static.squarespace.comWe all live in a story. A loving, Triune God created the entire universe. He gave it function, purpose. He built a temple on earth and formed humanity in his image to be his priests. These humans, Adam and Eve, disobeyed this loving God and so he cast them out of the original garden-temple. Ever since then we have been fighting against and rebelling against God.

We, however, are not without hope. While casting Adam and Eve out of the garden-temple, God promised to send Someone to crush our enemy the serpent. Thus snake-crusher would rule the world with mercy, grace, justice, and righteousness—and most importantly love. The story we all live is his story. How he came as a human and how that’s changed everything after he came. He will come again physically to end all pain, suffering, and sin. If you do not locate yourself in that story, you may have distorted narrative syndrome.

We see askew syndromes in our current fallen world. On August 23, 1973, the Kreditbanken in Stockholm, Sweden was robbed. The criminals gathered the bank employees and stored them in the bank vault for six days. After the stand off ended and the hostages were freed, many of them had bonded with their captors and rejected help from the Swedish government and even defended their captors actions. Swedish psychologists first called this norrmalmstorgssyndromet, and now it’s commonly known as Stockholm syndrome. Stockholm syndrome is a kind of “traumatic bonding” where the victim identifies and empathize with their captors. We hear this and it sounds irrational, but it happens.

Another scenario. A wife and husband are having financials problems. It’s stress on their relationship. Until now, their marriage has been mostly good. They’ve had, what they perceive, as a normal amount of fighting and disagreements. They receive a notice that the bank is foreclosing on their home. The wife is frustrated because she believes the husband has been irresponsible with their money. He begins drinking heavily after receiving the notice. During a heated exchange that night, he hits his wife. She’s in shock. How could this have happened? He blames her nagging for the abuse immediately after it occurs. The next day they don’t talk in the morning. They leave for work. Upon arriving home, the wife notices her husband’s car in the driveway early. She comes in and there is flowers and a dinner waiting for her. He profusely apologizes for his mistake last night. She feels relieved. Maybe he made a single mistake. However, this cycle becomes the norm in their relationship. As a result, she feels:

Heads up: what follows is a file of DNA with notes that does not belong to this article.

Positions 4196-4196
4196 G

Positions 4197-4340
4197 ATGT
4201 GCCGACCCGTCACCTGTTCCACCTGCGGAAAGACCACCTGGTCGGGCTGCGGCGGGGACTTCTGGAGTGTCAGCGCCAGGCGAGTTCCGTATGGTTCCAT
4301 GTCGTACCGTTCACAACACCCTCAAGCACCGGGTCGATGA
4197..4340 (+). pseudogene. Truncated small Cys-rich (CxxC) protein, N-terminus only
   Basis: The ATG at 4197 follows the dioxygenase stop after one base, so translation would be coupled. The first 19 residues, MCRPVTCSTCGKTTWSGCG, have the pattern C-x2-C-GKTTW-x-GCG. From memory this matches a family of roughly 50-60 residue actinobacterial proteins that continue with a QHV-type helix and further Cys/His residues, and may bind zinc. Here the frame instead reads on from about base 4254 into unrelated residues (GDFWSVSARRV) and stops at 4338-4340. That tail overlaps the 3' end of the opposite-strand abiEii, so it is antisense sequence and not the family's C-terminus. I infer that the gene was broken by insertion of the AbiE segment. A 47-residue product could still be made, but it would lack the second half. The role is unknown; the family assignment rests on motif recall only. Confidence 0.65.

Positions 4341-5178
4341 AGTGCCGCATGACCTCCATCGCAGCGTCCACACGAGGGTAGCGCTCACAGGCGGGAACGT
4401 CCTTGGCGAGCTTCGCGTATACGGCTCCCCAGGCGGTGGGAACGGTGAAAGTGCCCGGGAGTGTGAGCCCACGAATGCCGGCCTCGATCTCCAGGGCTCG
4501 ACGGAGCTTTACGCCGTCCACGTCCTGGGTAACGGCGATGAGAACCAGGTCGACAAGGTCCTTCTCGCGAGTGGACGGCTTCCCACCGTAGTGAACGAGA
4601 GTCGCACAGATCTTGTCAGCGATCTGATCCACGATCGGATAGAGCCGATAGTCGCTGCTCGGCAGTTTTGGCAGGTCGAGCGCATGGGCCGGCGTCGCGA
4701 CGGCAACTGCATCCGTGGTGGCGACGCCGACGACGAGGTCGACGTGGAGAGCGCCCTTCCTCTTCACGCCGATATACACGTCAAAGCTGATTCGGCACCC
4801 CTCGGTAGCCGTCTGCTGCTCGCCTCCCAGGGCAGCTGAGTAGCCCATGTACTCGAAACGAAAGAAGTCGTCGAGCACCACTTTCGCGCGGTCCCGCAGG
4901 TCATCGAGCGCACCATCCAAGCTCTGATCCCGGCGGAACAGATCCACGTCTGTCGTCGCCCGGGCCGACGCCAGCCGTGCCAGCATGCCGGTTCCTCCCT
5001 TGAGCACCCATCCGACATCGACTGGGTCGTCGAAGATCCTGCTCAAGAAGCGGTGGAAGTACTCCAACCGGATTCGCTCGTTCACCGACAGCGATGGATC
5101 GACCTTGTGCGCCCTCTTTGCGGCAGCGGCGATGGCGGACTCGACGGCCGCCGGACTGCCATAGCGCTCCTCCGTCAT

• That the violence was his or her fault.
  • An inability to place the responsibility for the violence elsewhere.
  • Fears for their life and/or the lives of their children (if present).
  • Has an irrational belief that the abuser is omnipresent and omniscient (source).

This cycle (and its devastating effects) is called battered person syndrome. This alternate narrative of shame and guilt is so deeply seared into the abused heart that they feel like they are who their abuser says they are—that they do deserve this kind of treatment.